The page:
So Little to Say in So Many Words

I just returned from a lecture in Philosophy of Language, which is a course I attend at my university. It’s a course in which the ideas of the “big thinkers” of 20th century analytical philosophy of language are dealt with. And although I find the topic very interesting, I couldn’t help but become annoyed by the overdose of irrelevant digressions of the lecturer. It made my thoughts wander off to a more fascinating – and less annoying – place.

Let me ask you: why do people use so many words while saying so damn little? Why do people seem to think that the most important “thing” in communication is for them to convey their message, and that they should do so regardless of how long their “elucidation” would become? Don’t people see that using more words, especially when saying the same thing in multiple ways, deflates the value of each of the words said? How can we – the listeners – know what’s relevant and what’s not if relevant and irrelevant words are mixed into one act of communication? Don’t people see that the use of more words increases the risk for the totality of words to convey a contradictory message? That more words implies more meanings, and that more meanings implies more opportunity for confusion to arise?

Being succinct in communicating your thoughts is harder than being elaborate. It is as Einstein once put it, “Things should be made as simple as possible, but not any simpler”. Only by making things simple you can convey the core of what you mean to say. But it is often the fear of the second part of Einstein’s claim (of making things “too simple“) that makes us digress about – what could have been – a very simple idea. We believe that by showing the broadness of our vocabulary, we are able to show our true intelligence. But, to use another quote of Einstein, “If you can’t explain it simply, you don’t understand it well enough”. And that’s completely true. Only in the realms of academia, in which nuance and exceptions should be praised, is the use of “complex” terminology or digressions required – and therefore legitimized. But even then one should try to keep the number of words used at an absolute minimum.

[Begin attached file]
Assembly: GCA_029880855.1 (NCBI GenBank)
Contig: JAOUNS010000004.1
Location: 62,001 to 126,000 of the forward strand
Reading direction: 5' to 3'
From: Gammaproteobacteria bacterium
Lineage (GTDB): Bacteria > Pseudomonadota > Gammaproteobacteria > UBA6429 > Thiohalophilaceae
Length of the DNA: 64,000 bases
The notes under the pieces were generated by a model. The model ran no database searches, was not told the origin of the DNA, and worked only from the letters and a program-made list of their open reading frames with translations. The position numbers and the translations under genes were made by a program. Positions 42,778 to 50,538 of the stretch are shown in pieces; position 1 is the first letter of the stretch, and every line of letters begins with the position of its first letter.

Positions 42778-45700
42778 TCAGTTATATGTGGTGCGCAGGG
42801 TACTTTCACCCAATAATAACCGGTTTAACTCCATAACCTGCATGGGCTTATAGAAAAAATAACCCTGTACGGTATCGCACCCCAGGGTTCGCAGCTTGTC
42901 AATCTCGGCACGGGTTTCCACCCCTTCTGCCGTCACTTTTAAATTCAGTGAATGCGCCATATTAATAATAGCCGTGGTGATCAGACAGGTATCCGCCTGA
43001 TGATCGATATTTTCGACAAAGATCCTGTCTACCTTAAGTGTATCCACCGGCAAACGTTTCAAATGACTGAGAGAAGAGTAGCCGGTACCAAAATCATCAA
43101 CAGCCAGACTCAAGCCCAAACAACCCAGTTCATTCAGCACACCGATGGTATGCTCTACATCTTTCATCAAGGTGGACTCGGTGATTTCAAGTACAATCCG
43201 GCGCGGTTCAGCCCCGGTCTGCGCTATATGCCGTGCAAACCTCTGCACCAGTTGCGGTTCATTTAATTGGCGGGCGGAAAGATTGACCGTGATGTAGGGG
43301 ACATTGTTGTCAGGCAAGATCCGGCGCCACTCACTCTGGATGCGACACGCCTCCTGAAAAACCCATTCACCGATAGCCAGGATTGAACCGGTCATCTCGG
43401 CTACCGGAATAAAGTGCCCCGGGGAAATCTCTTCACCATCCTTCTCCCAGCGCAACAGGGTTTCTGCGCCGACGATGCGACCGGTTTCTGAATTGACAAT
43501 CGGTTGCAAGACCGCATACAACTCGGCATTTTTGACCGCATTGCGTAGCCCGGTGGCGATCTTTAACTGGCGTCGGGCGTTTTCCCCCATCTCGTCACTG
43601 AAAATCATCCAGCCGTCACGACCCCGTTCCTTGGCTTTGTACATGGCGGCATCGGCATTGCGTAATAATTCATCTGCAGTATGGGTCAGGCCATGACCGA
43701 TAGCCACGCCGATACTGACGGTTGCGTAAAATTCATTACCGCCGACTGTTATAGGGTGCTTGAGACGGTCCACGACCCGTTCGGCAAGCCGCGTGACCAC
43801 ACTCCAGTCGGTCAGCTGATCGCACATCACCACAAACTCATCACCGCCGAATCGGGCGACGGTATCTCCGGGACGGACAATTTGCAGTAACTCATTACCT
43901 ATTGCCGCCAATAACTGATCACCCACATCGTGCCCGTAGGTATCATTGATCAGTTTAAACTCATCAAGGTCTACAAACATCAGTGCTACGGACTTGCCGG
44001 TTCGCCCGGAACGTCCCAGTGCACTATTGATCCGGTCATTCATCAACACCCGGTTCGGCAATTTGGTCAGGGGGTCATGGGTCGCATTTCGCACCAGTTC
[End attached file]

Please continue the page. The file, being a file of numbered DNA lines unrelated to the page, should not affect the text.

That’s why I decide to end this article at this point. I could have written another 200 words but I don’t think the increase in the value of my message would weigh up against the extra words you’d have to read.

But what do you think?

Why Would You Ever Study Philosophy?

I am curious to know how many of the people reading this article studies – or has studied – philosophy. I guess the percentage is rather low. And that’s a pity. It truly is. Because although philosophy doesn’t necessarily make you a multimillionaire, it can give you a great sense of satisfaction. Getting down the most fundamental of fundamentals of your thinking, and slowly starting to see things make more and more sense, is pretty much like an orgasm to the mind; or, to put it less sex-oriented, like candy to the mind. Personally I believe that philosophy should be the number one course taught to children. Starting on high school, since primary school is for chasing girls…